Student Colloquium talk by Professor Kari Lock Morgan, Penn State University Title: Understanding Statistical Significance Abstract: You may or may not have heard of results being “statistically significant,” and you may or may not know that results qualify as statistically significant if the p-value falls below a given threshold. Regardless of whether these phrases currently hold any meaning for you, the goal of this talk will be to shed light on the actual meaning of a p-value and statistical significance (beyond just “p < 0.05”). This will be accomplished by covering a modern and computationally intensive way of computing a p-value […]
Student Colloquium talk by Professor J.T. Fry, Bucknell University Title: Interacting with the Shadow of Data Abstract: In our first statistics class, we learn how to build a scatterplot to visualize two variables at once. But what happens when we have many variables? Projection methods such as Principal Component Analysis (PCA) can create 2D pictures of higher-dimensional data, much like how the sun projects our 3D body into a 2D shadow. However, exploring these high-dimensional datasets can be complicated. In this talk, we present a visual analytics model that allows the user to combine their personal knowledge with a projection method to find novel […]
Student Colloquium talk by Professor Patrick McDonald, New College of Florida Title: Problems and Pipelines: A story from the frontline of data science Abstract: Suppose you were to suddenly obtain access to a remarkably rich data source, say, a trove of health records. What would you do? In this talk I will sketch how a group at New College handled such a situation. In so doing I will provide you with a glimpse of what it is like to work on a large-scale data science project, paying special attention to the vast array of required skill sets, social constraints and behavior […]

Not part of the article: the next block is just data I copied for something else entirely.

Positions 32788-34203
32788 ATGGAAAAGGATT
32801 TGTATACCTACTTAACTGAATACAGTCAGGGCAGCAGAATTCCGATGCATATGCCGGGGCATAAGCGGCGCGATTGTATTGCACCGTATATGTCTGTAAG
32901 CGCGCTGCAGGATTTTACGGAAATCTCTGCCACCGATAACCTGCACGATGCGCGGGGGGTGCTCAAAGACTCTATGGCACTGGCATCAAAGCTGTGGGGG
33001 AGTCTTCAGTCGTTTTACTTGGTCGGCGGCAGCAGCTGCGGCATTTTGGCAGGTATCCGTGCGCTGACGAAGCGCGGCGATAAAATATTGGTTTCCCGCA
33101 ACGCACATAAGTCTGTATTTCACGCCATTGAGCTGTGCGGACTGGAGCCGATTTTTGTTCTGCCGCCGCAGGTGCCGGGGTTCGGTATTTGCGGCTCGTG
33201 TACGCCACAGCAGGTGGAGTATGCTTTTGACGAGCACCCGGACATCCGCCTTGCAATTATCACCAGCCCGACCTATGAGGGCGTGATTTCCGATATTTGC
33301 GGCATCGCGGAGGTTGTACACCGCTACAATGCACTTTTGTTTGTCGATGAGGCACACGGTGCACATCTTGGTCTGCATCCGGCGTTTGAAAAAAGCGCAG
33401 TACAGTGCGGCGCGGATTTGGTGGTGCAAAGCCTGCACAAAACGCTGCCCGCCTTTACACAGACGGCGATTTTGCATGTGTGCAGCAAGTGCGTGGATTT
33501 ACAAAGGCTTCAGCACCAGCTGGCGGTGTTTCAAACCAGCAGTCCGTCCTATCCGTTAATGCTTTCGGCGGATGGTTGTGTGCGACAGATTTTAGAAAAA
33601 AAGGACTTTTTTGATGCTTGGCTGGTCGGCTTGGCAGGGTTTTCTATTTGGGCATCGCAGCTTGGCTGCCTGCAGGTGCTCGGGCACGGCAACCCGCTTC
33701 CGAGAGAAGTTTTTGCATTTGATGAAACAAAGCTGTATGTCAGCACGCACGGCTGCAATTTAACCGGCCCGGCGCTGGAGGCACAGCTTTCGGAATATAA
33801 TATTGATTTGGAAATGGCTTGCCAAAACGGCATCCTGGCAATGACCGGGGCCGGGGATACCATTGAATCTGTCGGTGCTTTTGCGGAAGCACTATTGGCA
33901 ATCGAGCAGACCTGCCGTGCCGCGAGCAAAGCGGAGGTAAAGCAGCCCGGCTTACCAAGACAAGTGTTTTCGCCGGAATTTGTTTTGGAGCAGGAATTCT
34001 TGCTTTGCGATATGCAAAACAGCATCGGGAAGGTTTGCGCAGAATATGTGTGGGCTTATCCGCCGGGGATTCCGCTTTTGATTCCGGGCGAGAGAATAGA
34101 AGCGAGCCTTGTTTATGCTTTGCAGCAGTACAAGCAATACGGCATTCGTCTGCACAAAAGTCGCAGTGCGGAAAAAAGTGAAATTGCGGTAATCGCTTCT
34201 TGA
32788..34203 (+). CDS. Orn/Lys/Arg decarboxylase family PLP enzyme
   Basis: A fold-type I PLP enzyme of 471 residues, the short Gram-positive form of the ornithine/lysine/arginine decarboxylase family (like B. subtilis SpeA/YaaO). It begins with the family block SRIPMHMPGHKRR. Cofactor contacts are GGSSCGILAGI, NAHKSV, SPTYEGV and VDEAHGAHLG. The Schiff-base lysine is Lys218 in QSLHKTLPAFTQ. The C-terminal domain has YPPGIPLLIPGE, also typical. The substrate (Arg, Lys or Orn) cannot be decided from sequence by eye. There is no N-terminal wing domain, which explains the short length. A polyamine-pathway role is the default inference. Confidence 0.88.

Student Colloquium talk by Professor Daniel Visscher, Ithaca College Title: The Dynamics of Continued Fractions Abstract: While only rational numbers have a fraction representation, all real numbers have a continued fraction representation. Continued fractions illuminate interesting structure in real numbers, for example, by giving a way to express how close a real number is to being rational. In this talk, we investigate continued fractions from the point of view of a dynamicist, framing the topic in terms of iterating a function and asking questions about how orbits distribute. Multiple flavors of π will be present, and the golden ratio will make approximately 1.618 appearances.
Student Colloquium talk by Professor Ryan Hynd, University of Pennsylvania Title: When is the best time to stop? Abstract:Suppose that you are observing a sequence of events, and need to decide when to stop. Your goal could be to maximize an expected gain or give yourself a good chance to make the best choice possible. We will discuss several instances of this type of problem and talk about ways to use math to solve them.
Student Colloquium talk by Professor Michael A. Robert, University of the Sciences Title: Mathematics of Outbreaks: Exploring Infectious Disease Transmission and Control with Mathematical Models Abstract: Mathematical models have long been used to study the spread of infectious diseases. From smallpox to influenza to Zika virus, mathematical models help us understand how infectious diseases spread and how we can potentially control their spread. Models are also powerful tools for making predictions about how infectious diseases may emerge and spread in the future. In this talk, I will introduce mathematical models developed to study infectious diseases, and I will discuss my recent work […]
On March 13, Bucknell will host the 46th Professor John Steiner Gold Mathematical Competition. The competition is open to all area high schools, public and private. Each school may enter up to three students, who will compete for both team and individual prizes. Please see the link below for more details about this year’s competition. Best of luck to all participants! John Steiner Gold Exam Announcement
Student Colloquium talk by Professor Matthew Mizuhara ’12 of The College of New Jersey Title: An Orchestra without a Conductor: The Mathematics of Synchronizing Fireflies Abstract: In Amphawa, Thailand trees are lined with thousands of fireflies spontaneously flashing in near perfect unison. However, there is no “leader” driving this coordination. The Kuramoto model, a non-linear system of differential equations, describes the firefly flashes. Using numerical simulations, we can capture this spontaneous emergence of synchronization and explore other, new patterns which can arise. No background in differential equations is required to enjoy this talk!
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